Ever since I saw a Twitter post about this “traffic garden” (AKA bicycle playground, safety town) that was built in Washington state on a disused tennis court, I’ve wanted to see one built locally.
But where? And how? I didn’t know how to get started.
Eventually, the concrete pad poured in downtown Scottsbluff to accommodate artificial ice in the winter filtered into my brain. It was a new, unblemished concrete surface well-protected from traffic in a highly visible and accessible area that was otherwise going unused in the warmer months.
At a May 6, 2019, presentation to the Scottsbluff City Council on the activities of the Tri-City Active Living Advisory Committee, one of the council members asked if the ALAC had considered a “bicycle playground.” I mentioned the ice rink pad, and, because this coincided with the city’s desire to develop more activity in the downtown area, things progressed quickly. By July 4, 2019, the 18th Street Plaza Bicycle Playground was open!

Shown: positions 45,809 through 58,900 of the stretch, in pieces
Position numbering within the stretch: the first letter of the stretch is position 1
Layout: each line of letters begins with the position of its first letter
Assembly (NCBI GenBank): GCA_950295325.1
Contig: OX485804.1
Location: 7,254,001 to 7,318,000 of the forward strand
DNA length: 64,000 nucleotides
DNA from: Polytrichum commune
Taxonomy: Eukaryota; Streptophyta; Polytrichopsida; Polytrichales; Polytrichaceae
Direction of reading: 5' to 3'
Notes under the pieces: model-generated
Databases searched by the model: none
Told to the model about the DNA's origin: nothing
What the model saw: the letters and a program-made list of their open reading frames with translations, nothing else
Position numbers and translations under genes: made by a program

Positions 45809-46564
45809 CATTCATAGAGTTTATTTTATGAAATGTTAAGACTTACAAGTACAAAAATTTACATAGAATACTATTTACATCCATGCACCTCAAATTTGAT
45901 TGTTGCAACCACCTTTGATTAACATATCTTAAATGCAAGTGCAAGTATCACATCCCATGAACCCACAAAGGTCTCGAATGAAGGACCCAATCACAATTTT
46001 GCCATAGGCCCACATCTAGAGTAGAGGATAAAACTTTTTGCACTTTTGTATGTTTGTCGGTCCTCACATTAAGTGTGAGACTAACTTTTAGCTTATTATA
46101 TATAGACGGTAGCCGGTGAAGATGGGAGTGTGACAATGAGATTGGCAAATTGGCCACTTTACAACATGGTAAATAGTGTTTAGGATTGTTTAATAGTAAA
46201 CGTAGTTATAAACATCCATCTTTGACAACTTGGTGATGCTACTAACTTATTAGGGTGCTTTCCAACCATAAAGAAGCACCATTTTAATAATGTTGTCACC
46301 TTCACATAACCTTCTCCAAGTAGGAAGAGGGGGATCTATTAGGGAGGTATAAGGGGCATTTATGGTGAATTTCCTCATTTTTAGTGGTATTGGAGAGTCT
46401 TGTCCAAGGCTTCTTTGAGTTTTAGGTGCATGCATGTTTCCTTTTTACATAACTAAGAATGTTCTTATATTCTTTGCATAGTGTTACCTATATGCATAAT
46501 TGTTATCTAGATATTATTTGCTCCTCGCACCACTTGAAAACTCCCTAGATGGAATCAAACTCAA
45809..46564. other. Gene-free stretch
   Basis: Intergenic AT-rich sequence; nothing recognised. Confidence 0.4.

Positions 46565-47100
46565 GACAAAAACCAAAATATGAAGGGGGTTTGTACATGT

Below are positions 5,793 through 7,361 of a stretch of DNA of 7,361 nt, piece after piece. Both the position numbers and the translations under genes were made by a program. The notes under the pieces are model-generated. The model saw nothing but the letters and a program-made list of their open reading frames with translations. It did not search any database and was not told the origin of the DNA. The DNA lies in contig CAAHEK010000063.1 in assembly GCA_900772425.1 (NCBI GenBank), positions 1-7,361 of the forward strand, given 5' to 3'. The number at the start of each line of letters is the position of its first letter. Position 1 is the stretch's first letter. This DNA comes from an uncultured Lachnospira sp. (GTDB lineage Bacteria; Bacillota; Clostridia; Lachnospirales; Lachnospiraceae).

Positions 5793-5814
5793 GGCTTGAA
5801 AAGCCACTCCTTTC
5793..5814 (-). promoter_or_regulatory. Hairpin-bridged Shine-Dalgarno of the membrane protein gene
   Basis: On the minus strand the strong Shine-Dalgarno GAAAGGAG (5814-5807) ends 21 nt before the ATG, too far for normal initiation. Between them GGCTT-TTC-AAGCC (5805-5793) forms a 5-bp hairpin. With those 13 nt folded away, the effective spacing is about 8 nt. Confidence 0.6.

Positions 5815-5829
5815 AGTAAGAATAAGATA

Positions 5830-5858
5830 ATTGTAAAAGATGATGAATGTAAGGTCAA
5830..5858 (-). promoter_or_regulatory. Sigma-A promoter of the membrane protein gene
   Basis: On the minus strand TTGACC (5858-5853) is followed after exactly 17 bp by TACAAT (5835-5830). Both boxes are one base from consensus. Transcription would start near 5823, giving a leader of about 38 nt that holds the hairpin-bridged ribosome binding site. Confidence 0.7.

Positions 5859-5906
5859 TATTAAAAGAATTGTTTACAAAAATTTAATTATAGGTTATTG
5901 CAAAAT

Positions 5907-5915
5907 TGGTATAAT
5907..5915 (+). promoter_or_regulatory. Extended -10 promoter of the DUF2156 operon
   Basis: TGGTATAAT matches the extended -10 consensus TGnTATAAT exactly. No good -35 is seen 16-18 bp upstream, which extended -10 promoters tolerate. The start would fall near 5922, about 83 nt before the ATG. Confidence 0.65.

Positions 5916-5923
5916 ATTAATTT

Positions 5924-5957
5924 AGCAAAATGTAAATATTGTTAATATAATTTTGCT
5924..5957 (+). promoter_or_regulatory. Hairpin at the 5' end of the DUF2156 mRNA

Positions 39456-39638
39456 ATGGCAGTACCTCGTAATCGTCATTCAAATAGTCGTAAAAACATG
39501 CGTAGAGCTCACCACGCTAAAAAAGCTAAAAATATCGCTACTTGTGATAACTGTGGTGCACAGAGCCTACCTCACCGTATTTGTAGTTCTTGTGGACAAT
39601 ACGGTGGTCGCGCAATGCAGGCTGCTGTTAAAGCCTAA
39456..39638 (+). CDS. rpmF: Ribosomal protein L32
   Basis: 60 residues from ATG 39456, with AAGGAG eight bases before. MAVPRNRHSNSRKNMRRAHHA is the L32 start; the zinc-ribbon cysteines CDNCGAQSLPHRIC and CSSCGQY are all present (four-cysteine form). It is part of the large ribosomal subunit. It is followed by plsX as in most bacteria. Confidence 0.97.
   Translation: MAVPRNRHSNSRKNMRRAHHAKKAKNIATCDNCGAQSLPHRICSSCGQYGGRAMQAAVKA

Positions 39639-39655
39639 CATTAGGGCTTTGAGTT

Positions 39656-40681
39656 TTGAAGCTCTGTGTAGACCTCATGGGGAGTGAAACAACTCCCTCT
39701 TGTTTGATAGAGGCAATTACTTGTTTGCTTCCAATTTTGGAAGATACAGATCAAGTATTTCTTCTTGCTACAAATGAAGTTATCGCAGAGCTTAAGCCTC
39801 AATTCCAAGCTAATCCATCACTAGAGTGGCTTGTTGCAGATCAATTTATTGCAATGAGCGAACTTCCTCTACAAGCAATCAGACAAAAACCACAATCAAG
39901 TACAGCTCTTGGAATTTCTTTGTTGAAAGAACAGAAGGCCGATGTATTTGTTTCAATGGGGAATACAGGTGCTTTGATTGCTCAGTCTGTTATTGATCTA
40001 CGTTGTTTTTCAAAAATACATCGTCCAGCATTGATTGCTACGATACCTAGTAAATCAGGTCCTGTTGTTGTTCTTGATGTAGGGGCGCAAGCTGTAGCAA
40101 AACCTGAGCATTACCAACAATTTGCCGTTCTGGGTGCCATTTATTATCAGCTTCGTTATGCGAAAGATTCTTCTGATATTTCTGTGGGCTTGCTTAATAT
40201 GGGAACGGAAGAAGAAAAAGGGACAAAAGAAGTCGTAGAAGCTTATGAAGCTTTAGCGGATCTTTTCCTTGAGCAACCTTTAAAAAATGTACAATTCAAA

In this post, I’ll summarize the major steps as well as materials and methods, for the benefit of others looking to build a bicycle playground of their own.
The primary partners on design and implementation of this project were the City of Scottsbluff and the Western Nebraska Bicycling Club. No city funds were spent to make this project happen. Paint was provided by our local Diamond Vogel. Some of the miniature signage was built with scrap material, and the rest of the signage was donated by Aulick Industries. Public health grant funds from the Panhandle Public Health District made available through the Tri-City Active Living Advisory Committee paid for additional materials.
Step 1: Design
With the concrete pad measuring approximately 40 feet wide and 80 feet long, design options were somewhat constrained.
Initially, the bicycle playground was designed as a “bicycle rodeo” skill drill course.